Forgiveness should be shown after a pensioner died in a road accident on his way home from bingo, his funeral heard today.
Hugh Friel, 66, was a good neighbour who would do anything for his friends, Co Donegal parish priest Fr Fintan Diggin said.
The farmer's car collided with another vehicle packed with eight youths near Clonmany on Sunday night.
The driver is seriously ill in hospital and his seven friends dead.
Hundreds thronged St Michael's Church in Urris to pay their last respects to a man described as a “lovely, quiet, pleasant gentleman” and “a great neighbour” who would be sorely missed.
His body was escorted up the aisle of the church by his grieving brothers Eddie, Paddy and Denis, sisters Sally and Bridget and his nephew Tony, with whom he lived.
Clonmany parish priest Fr Fintan Diggin, who administered last rites to the dead at the accident scene, told mourners Hughie's greatest satisfaction in life was derived from working his tiny farm and playing bingo.
He came from a community where good neighbourliness and helping others continued as a tradition and such was his personal character and nature, he said.
Relatives of the dead man brought his cloth cap and his bingo book and pen to the altar as symbols of his life's passion.
“An easy pleased man was Hughie. His life revolved around working the land and helping his neighbours. He was a great friend, whose only distraction was bingo,” the priest said.
But he met his death as he returned home from bingo last Sunday night, having won a €65 prize — “a small fortune to Hughie”, the priest told mourners.
Fr Diggin, who has worked in the Clonmany parish for three years, said he was struck by the amount of memorial cards and pictures in the houses around Dunaff Head of people who had been lost at sea, but that picture was changing.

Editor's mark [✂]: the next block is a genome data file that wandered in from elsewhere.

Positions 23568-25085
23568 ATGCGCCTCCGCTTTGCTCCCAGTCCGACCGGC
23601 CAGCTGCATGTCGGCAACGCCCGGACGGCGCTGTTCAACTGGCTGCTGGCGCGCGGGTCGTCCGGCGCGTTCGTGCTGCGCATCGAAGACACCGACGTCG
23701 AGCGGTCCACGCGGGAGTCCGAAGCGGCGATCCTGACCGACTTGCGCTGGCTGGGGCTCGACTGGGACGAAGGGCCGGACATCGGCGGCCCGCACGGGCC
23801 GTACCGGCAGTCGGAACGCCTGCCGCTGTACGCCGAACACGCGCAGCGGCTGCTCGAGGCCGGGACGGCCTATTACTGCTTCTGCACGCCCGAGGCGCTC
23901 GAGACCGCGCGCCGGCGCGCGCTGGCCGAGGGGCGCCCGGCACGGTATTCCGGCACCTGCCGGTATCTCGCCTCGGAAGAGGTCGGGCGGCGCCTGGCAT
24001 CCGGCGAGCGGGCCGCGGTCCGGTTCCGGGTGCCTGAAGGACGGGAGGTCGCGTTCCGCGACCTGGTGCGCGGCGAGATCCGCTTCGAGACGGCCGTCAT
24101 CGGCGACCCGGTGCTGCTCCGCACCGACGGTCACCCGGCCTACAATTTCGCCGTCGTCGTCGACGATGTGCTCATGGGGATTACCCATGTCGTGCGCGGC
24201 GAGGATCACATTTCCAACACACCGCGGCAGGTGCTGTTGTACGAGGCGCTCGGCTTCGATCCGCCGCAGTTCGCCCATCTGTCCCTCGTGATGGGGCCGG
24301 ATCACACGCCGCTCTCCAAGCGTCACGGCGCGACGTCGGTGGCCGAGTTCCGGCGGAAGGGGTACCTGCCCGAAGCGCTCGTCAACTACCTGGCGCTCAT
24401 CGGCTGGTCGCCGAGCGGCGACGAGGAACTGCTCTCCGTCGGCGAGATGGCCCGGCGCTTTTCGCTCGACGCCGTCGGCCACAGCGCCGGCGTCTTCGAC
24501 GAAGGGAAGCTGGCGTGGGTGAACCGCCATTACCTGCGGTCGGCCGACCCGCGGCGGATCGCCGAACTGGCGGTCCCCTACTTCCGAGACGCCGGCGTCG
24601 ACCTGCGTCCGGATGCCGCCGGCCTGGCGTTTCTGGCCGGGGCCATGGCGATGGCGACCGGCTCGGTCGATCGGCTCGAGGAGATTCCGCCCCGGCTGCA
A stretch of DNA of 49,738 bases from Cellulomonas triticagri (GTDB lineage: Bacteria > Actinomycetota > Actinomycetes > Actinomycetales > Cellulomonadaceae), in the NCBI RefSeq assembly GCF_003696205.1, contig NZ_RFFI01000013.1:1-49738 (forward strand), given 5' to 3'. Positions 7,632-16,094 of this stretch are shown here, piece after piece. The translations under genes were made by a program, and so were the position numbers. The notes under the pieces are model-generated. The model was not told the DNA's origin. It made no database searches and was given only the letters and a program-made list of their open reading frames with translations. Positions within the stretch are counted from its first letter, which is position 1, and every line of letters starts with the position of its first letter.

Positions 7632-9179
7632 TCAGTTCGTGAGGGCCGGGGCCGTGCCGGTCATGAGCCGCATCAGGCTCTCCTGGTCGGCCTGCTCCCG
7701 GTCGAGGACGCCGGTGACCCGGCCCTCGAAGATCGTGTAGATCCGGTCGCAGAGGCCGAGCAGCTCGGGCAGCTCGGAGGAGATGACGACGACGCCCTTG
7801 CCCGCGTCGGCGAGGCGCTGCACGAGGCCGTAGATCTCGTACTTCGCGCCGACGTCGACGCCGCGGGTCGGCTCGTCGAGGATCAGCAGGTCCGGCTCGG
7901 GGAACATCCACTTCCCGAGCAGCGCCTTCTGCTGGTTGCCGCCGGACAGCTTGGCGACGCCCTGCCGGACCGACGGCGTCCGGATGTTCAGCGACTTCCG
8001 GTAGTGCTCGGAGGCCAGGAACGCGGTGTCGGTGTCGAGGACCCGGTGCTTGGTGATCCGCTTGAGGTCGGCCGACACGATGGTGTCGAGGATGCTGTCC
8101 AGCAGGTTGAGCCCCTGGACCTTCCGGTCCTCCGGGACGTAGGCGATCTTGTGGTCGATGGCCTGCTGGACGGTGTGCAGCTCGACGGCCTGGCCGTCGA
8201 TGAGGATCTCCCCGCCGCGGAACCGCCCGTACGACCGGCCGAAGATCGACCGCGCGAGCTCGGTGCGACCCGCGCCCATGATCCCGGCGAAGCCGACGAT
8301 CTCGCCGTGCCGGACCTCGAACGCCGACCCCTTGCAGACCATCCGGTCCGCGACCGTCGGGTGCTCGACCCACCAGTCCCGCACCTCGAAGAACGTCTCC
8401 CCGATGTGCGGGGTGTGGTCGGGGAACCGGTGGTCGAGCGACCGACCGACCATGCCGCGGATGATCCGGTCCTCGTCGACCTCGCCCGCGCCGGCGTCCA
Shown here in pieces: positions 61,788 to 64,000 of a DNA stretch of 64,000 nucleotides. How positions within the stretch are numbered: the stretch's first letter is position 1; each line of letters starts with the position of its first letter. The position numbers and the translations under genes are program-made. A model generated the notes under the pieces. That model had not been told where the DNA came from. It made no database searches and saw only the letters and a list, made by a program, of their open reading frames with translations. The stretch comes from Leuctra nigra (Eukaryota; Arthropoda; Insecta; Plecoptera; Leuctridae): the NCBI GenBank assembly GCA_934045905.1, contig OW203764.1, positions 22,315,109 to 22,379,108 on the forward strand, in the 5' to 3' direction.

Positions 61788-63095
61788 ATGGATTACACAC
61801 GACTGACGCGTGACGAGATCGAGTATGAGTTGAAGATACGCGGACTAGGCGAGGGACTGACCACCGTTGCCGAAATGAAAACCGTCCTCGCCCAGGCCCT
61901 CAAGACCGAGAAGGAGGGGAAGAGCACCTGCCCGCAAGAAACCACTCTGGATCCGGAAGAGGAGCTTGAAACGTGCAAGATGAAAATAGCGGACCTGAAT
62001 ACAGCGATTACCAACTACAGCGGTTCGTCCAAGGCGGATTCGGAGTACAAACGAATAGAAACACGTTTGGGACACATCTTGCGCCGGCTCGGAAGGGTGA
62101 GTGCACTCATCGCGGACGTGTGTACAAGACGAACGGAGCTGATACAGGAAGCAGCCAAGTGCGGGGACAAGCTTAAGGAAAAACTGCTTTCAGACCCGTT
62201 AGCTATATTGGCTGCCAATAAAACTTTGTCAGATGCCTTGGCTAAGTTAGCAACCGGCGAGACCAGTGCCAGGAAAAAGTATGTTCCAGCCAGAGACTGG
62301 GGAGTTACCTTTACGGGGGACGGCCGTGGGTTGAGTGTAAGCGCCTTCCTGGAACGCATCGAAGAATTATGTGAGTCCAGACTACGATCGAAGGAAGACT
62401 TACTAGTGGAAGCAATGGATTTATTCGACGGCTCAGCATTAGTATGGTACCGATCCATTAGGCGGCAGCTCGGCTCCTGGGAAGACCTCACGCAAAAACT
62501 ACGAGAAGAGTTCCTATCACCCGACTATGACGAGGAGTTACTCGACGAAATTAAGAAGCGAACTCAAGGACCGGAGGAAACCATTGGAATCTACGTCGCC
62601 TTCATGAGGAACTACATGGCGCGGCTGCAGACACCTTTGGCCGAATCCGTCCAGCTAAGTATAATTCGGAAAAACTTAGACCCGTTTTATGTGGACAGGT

“It seems to me that in recent years in Donegal, and Inishowen in particular, the focus seems to have changed from loss at sea to loss of life on our roads,” he said.
Families bereaved by multiple road tragedies in the past had hoped that theirs would be the last, but sadly that has not been the case, he said.
But he stressed the Hughie Friel he knew was a man of great generosity and of a forgiving nature.
“I know that Hughie Friel would never have wanted the circumstances surrounding this death to heap any more pain or sadness or grief or feelings of guilt on anyone else in despair and so affected by that tragic crash on Sunday night,” he said.
Half of those killed were from the parish of Clonmany and relatives of the bereaved Doherty, Sweeney and McEleney families attended yesterday's funeral.
Prayers were offered for the other seven victims and their families and for Shaun Kelly, the sole survivor.
A letter was read out from Bishop Seamus Hegarty.
"These past days have been difficult, not only for the families but for the entire Inishowen area.
"I was impressed by their deep dignity in the face of such tragedy," he said.
The small country church was packed with mourners from across the area.
Outside, at the burial in the churchyard, prayers were said and red roses dropped on to the coffin.
The sound of muted crying could be heard, and a little boy tearfully rested his head against his mother's cheek.
One family member helped his distressed wife out of the church by the arm as it emptied of people.
One mourner said: "It is a sad day for the parish."